Orson Welles’s reputation stands on three famous statements, a creaky tripod of words that still prop up his legacy even today.
The first is, of course, “Rosebud!” The loudest whisper in all film history, and also the most famous one-word line in all of film. No other word in the lexicon links childhood dreams to squandered adult aspirations quite like it.
The second is Welles’s self-deprecating remark later in life, when his own adult aspirations failed to materialize. “I started at the top and have been working my way down ever since,” he said.
The third? It must be Welles’s 1970s-era commercial plug for the Paul Masson winery: “We will sell no wine before its time.”
They were the famous last words of the film world’s greatest might-have-been. Welles, the film director and actor who once bestrode the world like a colossus as the 25-year-old prodigy behind “the greatest film ever made” in Citizen Kane, released 1941, had fallen so far that only a mediocre brand of sparkling wine could pay his bills. And conventional wisdom at the time said he had no one but himself to blame. Even if untrue, there is evidence that Welles was not nearly as industrious in his old age as when young, as outtakes of an inebriated old man on the advertising set attest.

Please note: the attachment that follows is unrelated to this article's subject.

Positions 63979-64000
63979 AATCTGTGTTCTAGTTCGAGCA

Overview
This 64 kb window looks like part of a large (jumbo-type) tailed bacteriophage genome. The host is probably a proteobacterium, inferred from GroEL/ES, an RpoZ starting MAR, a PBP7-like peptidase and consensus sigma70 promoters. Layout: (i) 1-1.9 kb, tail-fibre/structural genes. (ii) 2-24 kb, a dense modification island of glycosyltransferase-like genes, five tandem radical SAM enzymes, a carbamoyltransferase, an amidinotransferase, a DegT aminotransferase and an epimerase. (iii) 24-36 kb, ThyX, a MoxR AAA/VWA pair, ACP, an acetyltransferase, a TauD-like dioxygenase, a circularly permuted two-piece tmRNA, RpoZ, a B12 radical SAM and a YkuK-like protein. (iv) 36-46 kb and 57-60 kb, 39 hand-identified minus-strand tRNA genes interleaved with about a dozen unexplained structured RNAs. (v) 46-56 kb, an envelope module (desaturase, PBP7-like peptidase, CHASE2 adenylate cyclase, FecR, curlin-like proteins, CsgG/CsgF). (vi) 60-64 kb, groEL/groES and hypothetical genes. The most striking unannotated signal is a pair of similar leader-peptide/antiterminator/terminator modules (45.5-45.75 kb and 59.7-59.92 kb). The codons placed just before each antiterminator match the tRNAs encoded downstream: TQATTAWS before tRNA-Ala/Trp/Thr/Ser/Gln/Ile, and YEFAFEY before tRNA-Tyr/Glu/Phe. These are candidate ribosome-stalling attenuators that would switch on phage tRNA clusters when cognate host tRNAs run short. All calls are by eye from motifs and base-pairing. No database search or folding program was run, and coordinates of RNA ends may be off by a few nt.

Peter Biskind’s book of transcribed and edited lunch conversations between Welles and younger film director Henry Jaglom, who plays a kind of James Boswell to Welles’s Samuel Johnson, covers terrain from all three Welles-ian landscapes.
Mostly, however, it answers the age-old question: What might a film legend and established Hollywood director talk about when they meet for lunch? If Biskind poses this question in any conscious manner at all, we should remember that tape conversations can be edited for omission, as well as inclusion.
My Lunches With Orson reads almost exactly as you might imagine it, as a kind of Socratic dialogue on life, art, and the manic energy and luck it takes to get a film project off the ground.
Over three years of running tabs at Los Angeles’ Ma Maison restaurant, from 1983 to 1985, the year of Welles’s death, the two run the conversational gauntlet. They talk about film, and sometimes film craft. They kvetch and gossip about other film actors and directors, sometimes mercilessly. “Gielgud used to play Shakespeare as though he were dictating it to his secretary. I told him that myself,” Welles says to Jaglom.
To their great credit, the two criticize each other, and themselves. Jaglom upbraids Welles for his contradictions, his hypocrisy and, most especially, his occasional bigotry toward “ethnic types” in casting film roles.
“I don’t think you’re human if you don’t acknowledge some prejudice,” Welles says to Jaglom, early in their series of lunches. “I don’t need you as my conscience, my Jewish Jiminy Cricket.”